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Locus of Control: Definition and Examples of Internal and External

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  • 0:05 Locus of Control
  • 0:59 Internal vs. External
  • 2:00 The Benefits and Drawbacks
  • 3:21 The Impact on…
  • 5:13 Lesson Summary
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Lesson Transcript
Instructor: Rob Wengrzyn
Is your locus of control internal or external? Your perception of where control lies can have an impact on your viewpoint and the way you interact with your environment. This lesson explores the differences between internal and external lotus of control and how each impacts organizational behavior.

Locus of Control

Control: an easy word to understand yet a challenging word to actually deal with. We have people that think they control everything, others that think they are controlled by the world around them and pretty much everything in between. Control can be defined as the power to determine outcomes by directly influencing actions, people and events. When we look at it that way, we can begin to see that there is no way to control everything in our lives. I'm not saying we cannot control anything, but put in the context of that definition, we have to step back and really analyze what we can and cannot control.

The word 'control' becomes even more interesting when we have the word locus, before it. You see, locus is defined as a position, point or place, or more specifically, a location where something occurs. A person's locus of control may be internal or external.

Internal vs. External Locus of Control

People who base their success on their own work and believe they control their life have an internal locus of control. In contrast, people who attribute their success or failure to outside influences have an external locus of control.

For example, let's say you're a person with an internal locus of control and you get a promotion at work or achieve some other type of success. You will probably attribute that positive end result to the work you put in. In other words, your success was a direct result of your hard work.

If, on the other hand, you have an external locus of control, you might attribute that promotion or success to external or environmental factors, such as luck, fate, timing, other people or some type of divine intervention.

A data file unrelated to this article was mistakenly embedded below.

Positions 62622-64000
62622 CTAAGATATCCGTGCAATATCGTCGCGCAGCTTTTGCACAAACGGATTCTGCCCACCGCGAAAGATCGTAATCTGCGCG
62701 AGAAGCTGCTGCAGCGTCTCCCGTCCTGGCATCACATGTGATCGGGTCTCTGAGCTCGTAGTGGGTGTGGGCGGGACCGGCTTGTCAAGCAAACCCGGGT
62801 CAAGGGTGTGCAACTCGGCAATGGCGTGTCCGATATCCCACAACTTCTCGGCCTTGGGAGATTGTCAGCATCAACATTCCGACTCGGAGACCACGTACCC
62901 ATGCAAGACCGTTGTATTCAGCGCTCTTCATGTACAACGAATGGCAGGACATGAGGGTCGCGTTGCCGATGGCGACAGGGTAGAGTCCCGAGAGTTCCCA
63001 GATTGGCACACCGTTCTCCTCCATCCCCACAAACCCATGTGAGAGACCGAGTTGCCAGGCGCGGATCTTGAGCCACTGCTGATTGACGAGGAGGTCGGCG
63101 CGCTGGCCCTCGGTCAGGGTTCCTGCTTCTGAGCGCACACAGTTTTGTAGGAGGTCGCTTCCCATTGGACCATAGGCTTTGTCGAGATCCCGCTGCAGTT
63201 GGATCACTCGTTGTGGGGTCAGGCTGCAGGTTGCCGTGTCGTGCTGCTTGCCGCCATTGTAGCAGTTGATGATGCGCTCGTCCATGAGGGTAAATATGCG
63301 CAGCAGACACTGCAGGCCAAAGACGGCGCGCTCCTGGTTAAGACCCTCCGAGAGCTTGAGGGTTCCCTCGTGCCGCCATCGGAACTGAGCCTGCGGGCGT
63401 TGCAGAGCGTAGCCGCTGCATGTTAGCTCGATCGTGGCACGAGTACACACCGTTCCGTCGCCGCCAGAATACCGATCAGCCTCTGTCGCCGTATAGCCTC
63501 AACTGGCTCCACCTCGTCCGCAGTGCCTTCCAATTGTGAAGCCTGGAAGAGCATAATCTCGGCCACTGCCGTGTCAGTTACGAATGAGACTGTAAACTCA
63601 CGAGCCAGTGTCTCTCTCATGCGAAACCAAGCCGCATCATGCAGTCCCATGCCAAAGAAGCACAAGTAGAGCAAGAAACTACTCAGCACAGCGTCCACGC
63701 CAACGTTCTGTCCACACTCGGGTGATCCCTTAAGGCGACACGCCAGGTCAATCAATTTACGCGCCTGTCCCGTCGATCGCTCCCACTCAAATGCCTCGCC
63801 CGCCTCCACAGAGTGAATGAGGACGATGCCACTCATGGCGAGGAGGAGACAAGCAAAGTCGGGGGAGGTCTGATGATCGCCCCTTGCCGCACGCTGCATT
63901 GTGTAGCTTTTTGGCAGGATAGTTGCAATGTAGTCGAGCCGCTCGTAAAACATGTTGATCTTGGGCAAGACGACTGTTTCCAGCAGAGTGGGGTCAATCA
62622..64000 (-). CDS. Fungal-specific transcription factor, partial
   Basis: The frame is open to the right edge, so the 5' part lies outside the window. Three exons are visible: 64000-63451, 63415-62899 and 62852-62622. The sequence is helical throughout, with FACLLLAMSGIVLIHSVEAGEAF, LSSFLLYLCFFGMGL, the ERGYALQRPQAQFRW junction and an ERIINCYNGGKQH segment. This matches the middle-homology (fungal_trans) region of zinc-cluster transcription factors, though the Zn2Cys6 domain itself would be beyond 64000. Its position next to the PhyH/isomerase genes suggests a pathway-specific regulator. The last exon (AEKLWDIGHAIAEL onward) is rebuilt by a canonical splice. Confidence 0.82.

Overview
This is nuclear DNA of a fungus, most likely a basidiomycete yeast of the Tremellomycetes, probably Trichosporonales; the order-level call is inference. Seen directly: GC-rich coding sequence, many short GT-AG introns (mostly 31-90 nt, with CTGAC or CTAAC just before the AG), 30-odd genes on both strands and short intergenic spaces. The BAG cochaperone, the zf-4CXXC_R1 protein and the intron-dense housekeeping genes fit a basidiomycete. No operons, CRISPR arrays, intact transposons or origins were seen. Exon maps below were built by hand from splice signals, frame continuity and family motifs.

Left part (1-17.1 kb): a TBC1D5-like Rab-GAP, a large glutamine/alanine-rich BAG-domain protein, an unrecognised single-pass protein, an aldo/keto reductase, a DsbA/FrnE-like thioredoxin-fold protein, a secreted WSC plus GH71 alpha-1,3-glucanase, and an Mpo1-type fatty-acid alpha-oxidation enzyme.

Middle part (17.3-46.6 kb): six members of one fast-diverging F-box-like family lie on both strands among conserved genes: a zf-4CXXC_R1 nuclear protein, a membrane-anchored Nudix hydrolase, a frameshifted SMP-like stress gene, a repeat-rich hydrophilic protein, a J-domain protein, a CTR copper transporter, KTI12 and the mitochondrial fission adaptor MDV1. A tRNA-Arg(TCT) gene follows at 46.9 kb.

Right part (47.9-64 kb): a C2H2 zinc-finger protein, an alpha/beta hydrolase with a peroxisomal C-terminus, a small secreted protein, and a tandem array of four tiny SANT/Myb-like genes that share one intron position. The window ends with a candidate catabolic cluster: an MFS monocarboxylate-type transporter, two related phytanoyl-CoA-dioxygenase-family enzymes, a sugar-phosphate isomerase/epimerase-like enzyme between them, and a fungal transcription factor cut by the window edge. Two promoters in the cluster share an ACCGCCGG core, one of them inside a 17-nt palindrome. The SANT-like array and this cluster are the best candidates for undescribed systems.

Let's use the same example and say that you were denied a promotion. If your locus of control is internal, you would find a way to blame yourself for the perceived failure. If your locus of control is external, it would be easy, even natural, to blame outside sources beyond your control.

The Benefits and Drawbacks

Individuals who identify with an internal locus of control tend to take more responsibility for their actions, whether those actions or the end results are good or bad. They do not accept outside influence for the outcomes, no matter what that is. If, for example, this person did not get back to work in time from lunch, they would think they should have eaten in the office or not gone to lunch altogether. The results of the action are theirs and theirs alone to bear.

On the other hand, a person who identifies with an external locus of control looks at everything around them as part of the success or failure. In many ways, they believe in the team aspect more than those that focus on the internal locus of control, as they will always praise those around them for a job well done, even if they had nothing to do with it at all. They are team players.

There are drawbacks to both of these viewpoints, though. An internally-focused person will be hard on themselves and constantly analyze what they did wrong. That perspective almost forces these individuals to be hard charging, driven individuals that at times can assume a take-no-prisoners attitude. Conversely, those that have an external focus may come off as someone who just does not accept responsibility. While they are and can be team players, if the result is not a positive one, they will be the first to complain that something outside their personal control attributed to the shortfall.

The Impact on Organizational Behavior

It is not difficult to imagine how the internal and external locus of control can impact organizational behavior. True, that impact will start at an individual level (internal or external control), but an organization is a grouping of individuals that will possess one of these traits, thus it will make up the entire organization.

Take, for instance, the individuals that identify with an internal locus of control. They will be hard on themselves, and that is something a manager needs to manage. However, those same people will also be the hard-charging individuals we spoke about earlier. They could step over or around individuals to get the end result they need, and that can cause bad feelings and divides within an organization - something organizational behavior strives to identify and remedy at all turns.

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